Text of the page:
EU might face biodiesel import surge after removal of anti-dumping laws
“I expect that some EU biodiesel producers, especially small-sized companies, will have to reduce production or even close” said Chief Executive of Verbio AG.
The European Union's removal of duties on low-price biodiesel from Argentina and Indonesia could mean a surge in EU imports forcing European producers to cut production in coming months, the head of a major German biodiesel producer said on Friday.
"I fear the decisions to remove the anti-dumping duties will result in a flood of unfairly priced biodiesel from Argentina and Indonesia in the EU starting in April," said Claus Sauter, chief executive of German biofuels producer Verbio AG.
"I expect that some EU biodiesel producers, especially small-sized companies, will have to reduce production or even close."
The EU has removed duties on biodiesel imports for 13 Argentine and Indonesian producers following the end of legal proceedings at the European Court of Justice.
The bloc set anti-dumping duties on imports of the renewable fuel from the two countries in 2013 but faced a series of legal challenges at the European Court of Justice and the World Trade Organization. Both bodies ruled against the EU measures.
US agribusiness group Archer Daniels Midland Co said on Friday it would suspend production at a biodiesel plant in Germany because of increasing imports of cheap biodiesel into the EU.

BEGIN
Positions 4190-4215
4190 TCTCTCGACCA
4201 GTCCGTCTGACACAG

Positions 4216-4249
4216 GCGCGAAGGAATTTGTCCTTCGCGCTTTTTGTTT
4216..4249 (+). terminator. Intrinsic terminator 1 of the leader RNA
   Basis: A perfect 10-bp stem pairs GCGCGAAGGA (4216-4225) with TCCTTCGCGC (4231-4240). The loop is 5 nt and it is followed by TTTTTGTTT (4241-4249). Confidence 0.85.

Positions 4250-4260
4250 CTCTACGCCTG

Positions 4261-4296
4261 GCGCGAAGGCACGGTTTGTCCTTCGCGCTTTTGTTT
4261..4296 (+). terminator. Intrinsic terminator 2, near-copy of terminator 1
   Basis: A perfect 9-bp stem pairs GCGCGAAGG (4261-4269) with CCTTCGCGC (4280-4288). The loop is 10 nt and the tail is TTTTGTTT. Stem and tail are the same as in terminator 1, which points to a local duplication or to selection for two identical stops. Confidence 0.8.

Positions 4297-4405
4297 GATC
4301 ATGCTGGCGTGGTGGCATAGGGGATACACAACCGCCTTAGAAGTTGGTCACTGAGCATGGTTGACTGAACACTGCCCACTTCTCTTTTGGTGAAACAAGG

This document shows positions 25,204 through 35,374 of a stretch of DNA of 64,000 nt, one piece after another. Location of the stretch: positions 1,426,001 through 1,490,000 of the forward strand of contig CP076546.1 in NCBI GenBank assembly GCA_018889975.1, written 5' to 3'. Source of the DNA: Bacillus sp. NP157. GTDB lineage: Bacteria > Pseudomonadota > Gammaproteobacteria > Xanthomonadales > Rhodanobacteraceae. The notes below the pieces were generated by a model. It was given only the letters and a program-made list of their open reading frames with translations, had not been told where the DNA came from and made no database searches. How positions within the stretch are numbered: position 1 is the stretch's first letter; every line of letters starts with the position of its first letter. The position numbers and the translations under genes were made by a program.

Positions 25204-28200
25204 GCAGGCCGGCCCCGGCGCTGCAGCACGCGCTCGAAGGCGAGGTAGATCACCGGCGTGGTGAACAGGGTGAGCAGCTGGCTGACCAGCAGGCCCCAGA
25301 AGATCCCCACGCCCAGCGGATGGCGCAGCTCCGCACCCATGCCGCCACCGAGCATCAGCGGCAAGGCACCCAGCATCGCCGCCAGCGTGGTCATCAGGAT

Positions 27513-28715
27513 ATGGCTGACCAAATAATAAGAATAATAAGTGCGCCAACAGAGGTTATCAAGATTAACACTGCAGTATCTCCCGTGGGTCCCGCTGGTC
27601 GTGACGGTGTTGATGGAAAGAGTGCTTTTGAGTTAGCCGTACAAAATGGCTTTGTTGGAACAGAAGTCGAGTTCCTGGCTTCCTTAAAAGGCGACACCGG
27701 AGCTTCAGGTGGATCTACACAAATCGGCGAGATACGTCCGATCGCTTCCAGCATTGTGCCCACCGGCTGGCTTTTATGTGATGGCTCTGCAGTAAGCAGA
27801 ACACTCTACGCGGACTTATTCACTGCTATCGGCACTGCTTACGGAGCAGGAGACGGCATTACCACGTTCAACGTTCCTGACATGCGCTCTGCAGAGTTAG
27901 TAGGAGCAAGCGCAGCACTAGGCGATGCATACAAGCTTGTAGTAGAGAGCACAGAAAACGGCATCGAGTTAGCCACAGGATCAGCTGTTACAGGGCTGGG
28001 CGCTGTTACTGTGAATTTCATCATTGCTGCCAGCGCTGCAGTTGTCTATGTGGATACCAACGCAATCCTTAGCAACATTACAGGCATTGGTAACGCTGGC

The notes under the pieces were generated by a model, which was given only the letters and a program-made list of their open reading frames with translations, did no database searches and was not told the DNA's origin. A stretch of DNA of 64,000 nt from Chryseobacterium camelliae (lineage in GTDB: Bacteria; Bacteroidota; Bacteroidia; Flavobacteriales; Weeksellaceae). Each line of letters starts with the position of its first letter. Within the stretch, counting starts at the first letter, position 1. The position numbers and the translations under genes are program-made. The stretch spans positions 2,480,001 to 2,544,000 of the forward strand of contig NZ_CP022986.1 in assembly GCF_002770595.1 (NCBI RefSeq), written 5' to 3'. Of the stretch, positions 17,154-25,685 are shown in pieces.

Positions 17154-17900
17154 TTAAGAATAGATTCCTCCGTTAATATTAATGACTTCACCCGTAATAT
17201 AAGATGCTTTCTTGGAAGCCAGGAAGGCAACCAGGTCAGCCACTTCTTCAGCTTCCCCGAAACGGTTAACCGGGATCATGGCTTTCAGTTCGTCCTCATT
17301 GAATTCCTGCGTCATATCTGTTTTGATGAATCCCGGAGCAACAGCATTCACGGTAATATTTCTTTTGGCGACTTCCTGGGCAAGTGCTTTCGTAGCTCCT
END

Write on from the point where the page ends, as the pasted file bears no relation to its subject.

"Various unfair export taxes and other state support mean Argentine and Indonesian biodiesel can be sold in Europe at USD 50 to USD 60 a tonne cheaper than EU biodiesel producers can buy raw materials such as rapeseed oil," Sauter said.
"This is before even EU production costs are calculated."
The EU's biodiesel market is about 12 million tonnes a year, mostly for blending with fossil diesel to achieve EU environmental protection targets.
"I expect about 3 million to 5 million tonnes will be imported in 2018 and afterwards," Sauter said. "As EU biodiesel is mainly produced from rapeseed oil, European farmers will lose a huge market for their rapeseed."
Argentine biodiesel from soy oil and Indonesian from palm oil is unsuitable for winter use and would be sold only for use for the low-frost period starting in April.
"I estimate that several hundred thousand tonnes have already been imported into customs bonded stores waiting for the start of the April change," Sauter said.
He called for rapid EU action to reimpose anti-dumping duties.
"I am confident Verbio, as a large-scale producer, will survive, but other EU biodiesel producers may not survive this year," he said.
(This story has not been edited by Devdiscourse staff and is auto-generated from a syndicated feed.)